Ancient Monuments

History on the Ground

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Belnaglack, burnt mound 450m ENE of

A Scheduled Monument in Aboyne, Upper Deeside and Donside, Aberdeenshire

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Latitude: 57.2394 / 57°14'21"N

Longitude: -3.0145 / 3°0'52"W

OS Eastings: 338864

OS Northings: 816976

OS Grid: NJ388169

Mapcode National: GBR L9XL.9SS

Mapcode Global: WH7MM.N9QK

Entry Name: Belnaglack, burnt mound 450m ENE of

Scheduled Date: 16 February 2006

Source: Historic Environment Scotland

Source ID: SM11390

Schedule Class: Cultural

Category: Prehistoric domestic and defensive: burnt mound

Location: Glenbuchat

County: Aberdeenshire

Electoral Ward: Aboyne, Upper Deeside and Donside

Traditional County: Aberdeenshire


This monument is a burnt mound, a prehistoric monument comprising burnt stones and charcoal frequently covering the remains of associated structures, situated on the SE bank of a burn.

The monument measures 9.4m from NW to SE by 8m transversely, and is about 0.6m high. In places where the turf is broken it is possible to see that it is composed of loose black earth, angular reddened fragments of stone and small pieces of charcoal.

The area to be scheduled is circular with a diameter of 30m, centred on the burnt mound, to include the burnt mound and any other related archaeological deposits nearby, as marked in red on the accompanying map.

Source: Historic Environment Scotland

Statement of Scheduling

Statement of National Importance

The monument's archaeological significance can be expressed as follows:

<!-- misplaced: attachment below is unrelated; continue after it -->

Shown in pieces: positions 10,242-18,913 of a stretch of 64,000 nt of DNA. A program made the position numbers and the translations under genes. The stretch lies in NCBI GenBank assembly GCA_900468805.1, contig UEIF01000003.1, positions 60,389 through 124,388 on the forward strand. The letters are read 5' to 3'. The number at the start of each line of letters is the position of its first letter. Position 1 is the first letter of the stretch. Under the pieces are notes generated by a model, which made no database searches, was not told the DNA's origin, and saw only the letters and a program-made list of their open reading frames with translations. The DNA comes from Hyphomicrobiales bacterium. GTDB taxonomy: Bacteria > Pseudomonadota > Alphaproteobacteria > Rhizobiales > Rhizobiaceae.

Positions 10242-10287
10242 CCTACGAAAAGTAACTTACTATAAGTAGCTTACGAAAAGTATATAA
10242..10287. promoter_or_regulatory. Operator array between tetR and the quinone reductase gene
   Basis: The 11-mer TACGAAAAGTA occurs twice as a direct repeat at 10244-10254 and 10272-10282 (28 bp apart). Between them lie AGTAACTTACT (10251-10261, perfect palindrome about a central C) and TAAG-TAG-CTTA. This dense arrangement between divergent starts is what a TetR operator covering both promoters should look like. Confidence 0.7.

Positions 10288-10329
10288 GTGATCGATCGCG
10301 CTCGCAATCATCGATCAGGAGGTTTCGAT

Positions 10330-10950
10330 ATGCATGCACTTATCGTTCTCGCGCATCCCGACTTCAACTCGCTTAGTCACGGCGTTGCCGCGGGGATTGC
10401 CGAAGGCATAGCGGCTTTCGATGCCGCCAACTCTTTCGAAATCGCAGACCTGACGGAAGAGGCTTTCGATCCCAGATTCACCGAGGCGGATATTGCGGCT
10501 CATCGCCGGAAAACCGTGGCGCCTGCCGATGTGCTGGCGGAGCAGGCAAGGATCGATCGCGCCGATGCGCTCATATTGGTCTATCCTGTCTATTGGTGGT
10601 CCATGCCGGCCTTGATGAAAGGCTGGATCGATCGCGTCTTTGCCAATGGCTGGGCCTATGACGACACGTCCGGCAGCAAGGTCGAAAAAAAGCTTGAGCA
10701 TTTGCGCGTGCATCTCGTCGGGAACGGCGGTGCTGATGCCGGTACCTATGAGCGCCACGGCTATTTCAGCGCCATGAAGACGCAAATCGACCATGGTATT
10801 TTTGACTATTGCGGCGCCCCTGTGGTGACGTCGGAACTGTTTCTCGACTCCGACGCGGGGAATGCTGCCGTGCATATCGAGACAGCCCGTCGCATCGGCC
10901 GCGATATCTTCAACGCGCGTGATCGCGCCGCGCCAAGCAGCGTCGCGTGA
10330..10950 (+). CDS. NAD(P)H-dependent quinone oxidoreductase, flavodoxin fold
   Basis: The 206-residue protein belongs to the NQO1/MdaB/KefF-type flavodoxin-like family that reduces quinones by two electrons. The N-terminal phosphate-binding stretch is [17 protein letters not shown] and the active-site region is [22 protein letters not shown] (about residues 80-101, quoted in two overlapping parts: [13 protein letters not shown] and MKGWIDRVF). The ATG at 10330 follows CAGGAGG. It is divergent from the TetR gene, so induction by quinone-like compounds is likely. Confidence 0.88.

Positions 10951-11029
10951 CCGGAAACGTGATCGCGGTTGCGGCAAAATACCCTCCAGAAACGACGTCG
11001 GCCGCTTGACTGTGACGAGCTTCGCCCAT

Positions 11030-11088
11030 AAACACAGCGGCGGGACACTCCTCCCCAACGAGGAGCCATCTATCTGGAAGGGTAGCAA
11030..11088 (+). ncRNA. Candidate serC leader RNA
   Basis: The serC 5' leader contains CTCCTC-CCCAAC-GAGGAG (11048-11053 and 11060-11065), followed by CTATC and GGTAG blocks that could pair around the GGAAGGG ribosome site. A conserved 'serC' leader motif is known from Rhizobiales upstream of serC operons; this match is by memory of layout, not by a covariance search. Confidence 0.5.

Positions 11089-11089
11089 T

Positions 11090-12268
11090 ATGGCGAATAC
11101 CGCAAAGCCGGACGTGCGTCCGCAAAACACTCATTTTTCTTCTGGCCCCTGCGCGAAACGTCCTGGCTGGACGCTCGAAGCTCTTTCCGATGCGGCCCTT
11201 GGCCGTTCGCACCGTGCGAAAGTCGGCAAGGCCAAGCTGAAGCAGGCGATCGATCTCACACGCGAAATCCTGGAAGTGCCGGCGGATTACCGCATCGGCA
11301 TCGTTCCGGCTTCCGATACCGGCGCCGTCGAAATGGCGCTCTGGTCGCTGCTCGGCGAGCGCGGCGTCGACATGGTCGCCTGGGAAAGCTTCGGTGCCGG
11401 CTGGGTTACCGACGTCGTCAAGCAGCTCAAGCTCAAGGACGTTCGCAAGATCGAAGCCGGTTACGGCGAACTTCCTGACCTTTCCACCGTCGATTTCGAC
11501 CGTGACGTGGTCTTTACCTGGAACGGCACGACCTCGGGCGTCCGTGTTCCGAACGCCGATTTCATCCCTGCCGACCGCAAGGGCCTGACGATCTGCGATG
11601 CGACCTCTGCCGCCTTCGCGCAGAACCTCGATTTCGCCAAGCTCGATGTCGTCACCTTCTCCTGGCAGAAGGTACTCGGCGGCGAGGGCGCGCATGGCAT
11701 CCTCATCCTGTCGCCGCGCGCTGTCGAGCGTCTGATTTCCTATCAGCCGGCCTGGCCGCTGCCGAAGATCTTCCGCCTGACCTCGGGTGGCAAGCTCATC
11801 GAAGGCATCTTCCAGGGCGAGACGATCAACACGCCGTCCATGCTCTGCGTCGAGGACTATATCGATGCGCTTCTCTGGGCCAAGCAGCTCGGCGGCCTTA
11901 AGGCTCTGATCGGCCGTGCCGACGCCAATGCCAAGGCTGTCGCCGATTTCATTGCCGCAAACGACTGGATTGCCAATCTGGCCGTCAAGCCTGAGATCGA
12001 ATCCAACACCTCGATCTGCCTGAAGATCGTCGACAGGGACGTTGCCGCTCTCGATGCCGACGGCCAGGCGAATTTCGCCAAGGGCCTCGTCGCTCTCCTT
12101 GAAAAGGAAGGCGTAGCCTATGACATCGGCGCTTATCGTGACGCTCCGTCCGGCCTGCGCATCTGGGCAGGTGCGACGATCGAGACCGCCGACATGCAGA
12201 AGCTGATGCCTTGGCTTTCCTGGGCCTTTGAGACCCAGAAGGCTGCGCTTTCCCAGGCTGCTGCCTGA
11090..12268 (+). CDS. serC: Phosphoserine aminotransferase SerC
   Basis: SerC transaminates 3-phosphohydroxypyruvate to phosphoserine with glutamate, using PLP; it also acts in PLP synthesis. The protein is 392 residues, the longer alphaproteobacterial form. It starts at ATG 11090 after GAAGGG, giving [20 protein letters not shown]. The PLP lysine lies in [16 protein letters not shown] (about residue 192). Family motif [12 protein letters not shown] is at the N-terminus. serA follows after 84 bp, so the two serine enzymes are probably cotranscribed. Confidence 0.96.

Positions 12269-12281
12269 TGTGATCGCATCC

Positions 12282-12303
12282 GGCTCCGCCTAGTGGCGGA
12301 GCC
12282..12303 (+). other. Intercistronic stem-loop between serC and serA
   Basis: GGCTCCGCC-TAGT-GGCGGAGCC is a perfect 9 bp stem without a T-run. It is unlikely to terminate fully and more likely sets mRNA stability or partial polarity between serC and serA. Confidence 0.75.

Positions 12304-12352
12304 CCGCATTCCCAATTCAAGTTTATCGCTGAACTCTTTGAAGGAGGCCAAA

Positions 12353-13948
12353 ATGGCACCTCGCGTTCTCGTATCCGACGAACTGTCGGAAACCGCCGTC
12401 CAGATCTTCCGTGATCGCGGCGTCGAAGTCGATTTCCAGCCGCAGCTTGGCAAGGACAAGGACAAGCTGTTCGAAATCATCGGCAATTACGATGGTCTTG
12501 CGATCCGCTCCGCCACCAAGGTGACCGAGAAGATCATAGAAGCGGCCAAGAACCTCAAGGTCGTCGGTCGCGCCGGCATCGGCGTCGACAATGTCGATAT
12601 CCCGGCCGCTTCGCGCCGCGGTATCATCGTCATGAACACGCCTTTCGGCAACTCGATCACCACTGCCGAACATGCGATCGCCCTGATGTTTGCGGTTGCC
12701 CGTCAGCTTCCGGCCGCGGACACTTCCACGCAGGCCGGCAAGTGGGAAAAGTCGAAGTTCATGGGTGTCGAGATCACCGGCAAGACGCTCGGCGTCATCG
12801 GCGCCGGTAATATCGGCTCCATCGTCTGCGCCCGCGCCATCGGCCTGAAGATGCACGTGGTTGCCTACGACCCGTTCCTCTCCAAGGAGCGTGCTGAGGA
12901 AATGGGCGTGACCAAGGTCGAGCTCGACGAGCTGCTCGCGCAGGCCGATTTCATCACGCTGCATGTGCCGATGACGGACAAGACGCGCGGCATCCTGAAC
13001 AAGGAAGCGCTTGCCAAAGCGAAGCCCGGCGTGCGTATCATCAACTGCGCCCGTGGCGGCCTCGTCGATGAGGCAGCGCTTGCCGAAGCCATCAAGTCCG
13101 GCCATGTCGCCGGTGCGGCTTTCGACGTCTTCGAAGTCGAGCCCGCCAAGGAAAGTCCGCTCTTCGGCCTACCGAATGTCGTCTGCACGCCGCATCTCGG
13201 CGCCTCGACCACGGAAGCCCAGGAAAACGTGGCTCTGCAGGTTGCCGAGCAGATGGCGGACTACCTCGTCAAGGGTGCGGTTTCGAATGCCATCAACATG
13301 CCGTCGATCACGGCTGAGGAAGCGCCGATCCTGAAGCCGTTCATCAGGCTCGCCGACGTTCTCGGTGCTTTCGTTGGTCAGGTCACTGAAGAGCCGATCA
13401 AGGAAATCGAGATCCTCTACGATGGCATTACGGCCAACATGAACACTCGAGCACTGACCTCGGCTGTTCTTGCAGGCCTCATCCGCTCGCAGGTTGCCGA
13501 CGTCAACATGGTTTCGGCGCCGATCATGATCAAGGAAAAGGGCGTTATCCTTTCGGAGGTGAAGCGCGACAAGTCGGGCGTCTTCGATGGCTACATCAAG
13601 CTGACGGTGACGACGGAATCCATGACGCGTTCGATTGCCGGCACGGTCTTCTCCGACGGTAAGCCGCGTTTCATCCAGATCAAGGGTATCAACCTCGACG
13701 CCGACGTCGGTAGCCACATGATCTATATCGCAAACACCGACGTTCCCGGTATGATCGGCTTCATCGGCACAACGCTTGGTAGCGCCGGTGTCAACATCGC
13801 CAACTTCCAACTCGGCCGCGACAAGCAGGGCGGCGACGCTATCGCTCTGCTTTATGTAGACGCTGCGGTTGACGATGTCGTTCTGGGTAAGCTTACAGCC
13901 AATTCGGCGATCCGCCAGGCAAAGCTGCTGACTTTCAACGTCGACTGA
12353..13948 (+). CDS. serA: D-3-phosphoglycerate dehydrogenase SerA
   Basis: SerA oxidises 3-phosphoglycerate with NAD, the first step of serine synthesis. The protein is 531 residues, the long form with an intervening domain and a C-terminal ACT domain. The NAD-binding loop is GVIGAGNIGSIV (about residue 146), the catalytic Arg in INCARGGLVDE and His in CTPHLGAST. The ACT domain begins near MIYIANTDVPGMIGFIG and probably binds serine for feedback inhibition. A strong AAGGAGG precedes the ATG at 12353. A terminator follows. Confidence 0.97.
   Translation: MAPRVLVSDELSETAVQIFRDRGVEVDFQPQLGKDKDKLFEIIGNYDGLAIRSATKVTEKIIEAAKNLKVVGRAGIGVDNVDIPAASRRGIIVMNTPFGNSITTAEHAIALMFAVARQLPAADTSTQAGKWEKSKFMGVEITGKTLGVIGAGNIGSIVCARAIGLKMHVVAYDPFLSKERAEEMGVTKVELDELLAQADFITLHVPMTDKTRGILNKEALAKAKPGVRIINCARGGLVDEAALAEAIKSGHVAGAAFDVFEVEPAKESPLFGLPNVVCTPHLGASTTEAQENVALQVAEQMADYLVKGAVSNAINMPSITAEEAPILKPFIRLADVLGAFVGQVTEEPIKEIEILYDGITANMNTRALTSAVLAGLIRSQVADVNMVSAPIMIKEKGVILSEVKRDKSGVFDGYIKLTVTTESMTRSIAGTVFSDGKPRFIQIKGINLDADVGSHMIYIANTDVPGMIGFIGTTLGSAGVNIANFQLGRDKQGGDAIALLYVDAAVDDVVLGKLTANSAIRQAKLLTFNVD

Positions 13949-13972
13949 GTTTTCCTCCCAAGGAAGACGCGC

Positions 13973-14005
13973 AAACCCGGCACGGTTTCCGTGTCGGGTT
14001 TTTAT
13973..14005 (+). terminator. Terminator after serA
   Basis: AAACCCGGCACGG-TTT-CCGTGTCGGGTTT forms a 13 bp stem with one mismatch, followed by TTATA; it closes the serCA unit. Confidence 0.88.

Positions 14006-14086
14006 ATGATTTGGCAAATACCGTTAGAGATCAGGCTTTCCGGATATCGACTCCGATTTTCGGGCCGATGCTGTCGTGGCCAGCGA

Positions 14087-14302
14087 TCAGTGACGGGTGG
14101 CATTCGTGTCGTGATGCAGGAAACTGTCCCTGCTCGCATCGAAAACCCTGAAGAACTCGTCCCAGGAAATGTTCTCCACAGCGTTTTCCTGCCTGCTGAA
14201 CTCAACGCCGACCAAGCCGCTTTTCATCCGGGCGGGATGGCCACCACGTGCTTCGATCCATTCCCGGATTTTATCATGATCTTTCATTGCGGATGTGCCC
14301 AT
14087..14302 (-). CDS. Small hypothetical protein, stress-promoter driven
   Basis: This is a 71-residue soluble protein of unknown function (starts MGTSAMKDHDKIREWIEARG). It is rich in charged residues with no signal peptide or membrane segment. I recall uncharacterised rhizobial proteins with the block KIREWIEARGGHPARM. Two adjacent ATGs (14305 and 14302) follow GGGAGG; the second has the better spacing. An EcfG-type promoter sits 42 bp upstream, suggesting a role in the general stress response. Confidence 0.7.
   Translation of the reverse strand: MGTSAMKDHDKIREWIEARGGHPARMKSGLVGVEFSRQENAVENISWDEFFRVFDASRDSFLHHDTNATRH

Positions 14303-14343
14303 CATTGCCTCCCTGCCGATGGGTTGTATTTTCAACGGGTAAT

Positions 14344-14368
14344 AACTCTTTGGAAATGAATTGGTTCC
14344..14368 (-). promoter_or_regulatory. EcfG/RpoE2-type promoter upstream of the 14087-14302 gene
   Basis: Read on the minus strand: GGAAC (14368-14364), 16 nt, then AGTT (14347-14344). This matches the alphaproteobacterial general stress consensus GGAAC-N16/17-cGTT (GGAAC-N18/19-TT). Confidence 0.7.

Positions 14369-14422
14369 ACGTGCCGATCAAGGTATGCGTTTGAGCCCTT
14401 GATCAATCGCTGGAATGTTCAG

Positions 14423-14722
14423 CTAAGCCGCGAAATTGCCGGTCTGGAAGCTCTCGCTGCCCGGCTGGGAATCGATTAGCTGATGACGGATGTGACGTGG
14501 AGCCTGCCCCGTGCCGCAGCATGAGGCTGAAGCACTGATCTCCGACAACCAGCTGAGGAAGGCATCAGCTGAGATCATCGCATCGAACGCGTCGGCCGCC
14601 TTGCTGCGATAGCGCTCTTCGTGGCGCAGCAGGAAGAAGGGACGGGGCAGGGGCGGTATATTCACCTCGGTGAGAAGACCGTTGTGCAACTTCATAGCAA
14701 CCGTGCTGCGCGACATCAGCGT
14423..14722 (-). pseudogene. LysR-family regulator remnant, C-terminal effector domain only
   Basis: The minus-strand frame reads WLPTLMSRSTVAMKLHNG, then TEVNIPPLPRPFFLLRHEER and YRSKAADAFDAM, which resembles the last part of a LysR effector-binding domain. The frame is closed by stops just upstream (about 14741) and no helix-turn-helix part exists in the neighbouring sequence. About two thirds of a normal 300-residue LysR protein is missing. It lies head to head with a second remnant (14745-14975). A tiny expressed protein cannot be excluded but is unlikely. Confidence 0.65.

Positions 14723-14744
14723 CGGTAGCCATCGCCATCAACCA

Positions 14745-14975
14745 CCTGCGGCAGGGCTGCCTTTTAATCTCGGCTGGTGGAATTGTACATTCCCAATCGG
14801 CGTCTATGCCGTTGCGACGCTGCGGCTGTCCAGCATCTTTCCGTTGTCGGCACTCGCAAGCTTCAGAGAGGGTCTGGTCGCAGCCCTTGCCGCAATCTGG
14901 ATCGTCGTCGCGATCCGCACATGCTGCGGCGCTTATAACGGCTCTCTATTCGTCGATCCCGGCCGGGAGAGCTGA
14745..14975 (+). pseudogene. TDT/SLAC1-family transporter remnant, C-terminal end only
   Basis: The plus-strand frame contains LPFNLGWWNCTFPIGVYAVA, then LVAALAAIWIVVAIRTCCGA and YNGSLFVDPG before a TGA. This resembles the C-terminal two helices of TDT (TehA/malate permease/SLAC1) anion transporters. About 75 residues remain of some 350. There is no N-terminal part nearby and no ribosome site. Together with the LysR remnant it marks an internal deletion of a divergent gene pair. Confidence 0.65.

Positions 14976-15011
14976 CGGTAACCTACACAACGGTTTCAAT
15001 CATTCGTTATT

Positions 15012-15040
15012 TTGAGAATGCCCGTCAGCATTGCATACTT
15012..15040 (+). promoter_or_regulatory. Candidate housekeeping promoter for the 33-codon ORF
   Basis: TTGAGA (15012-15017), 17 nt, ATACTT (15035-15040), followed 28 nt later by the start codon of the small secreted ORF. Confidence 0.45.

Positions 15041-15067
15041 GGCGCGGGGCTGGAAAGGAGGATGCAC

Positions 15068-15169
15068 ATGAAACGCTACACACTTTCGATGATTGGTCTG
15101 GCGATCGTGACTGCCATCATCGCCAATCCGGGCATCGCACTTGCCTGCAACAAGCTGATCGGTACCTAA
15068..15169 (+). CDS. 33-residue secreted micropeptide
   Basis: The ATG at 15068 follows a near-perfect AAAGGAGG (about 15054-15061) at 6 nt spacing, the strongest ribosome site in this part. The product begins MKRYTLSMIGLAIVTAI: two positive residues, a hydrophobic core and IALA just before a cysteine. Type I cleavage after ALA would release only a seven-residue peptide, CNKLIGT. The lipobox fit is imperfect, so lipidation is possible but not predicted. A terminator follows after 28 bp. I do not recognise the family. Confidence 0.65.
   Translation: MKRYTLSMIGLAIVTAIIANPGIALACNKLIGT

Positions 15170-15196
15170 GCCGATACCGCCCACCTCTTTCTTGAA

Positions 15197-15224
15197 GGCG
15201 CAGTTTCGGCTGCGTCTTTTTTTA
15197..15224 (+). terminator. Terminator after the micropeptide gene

Intrinsic characteristics: This monument is a well preserved archaeological site with upstanding remains. There is a high likelihood of associated well preserved sub-surface remains. It has a typical location for this class of monument, situated adjacent to a stream. It has the potential to provide information about socio-economic structures of the prehistoric or early historic communities that built them, as well as about the environments in which they lived, farmed, gathered and hunted.

Contextual characteristics: This monument is only one of ten burnt mounds identified in North-East Scotland. Similarities and differences in date, form and use between examples of this class of monuments have the potential to relate information about interactions between members of the society that built them, and between communities in this area and those in the rest of Scotland.

National Importance: This monument is of national importance because it is a well preserved example of this monument type in an area where they do not appear to have been common, or have yet to be identified. It is also a typical representative of its class. This monument has the potential to answer questions about why burnt mounds may not have been built in the region and answer specific questions about local communities, how they lived and interacted with the world and people around them. The loss of this example would severely restrict the ability to study these interactions.

Source: Historic Environment Scotland



The monument is recorded by RCAHMS as NJ31NE 23.

Source: Historic Environment Scotland

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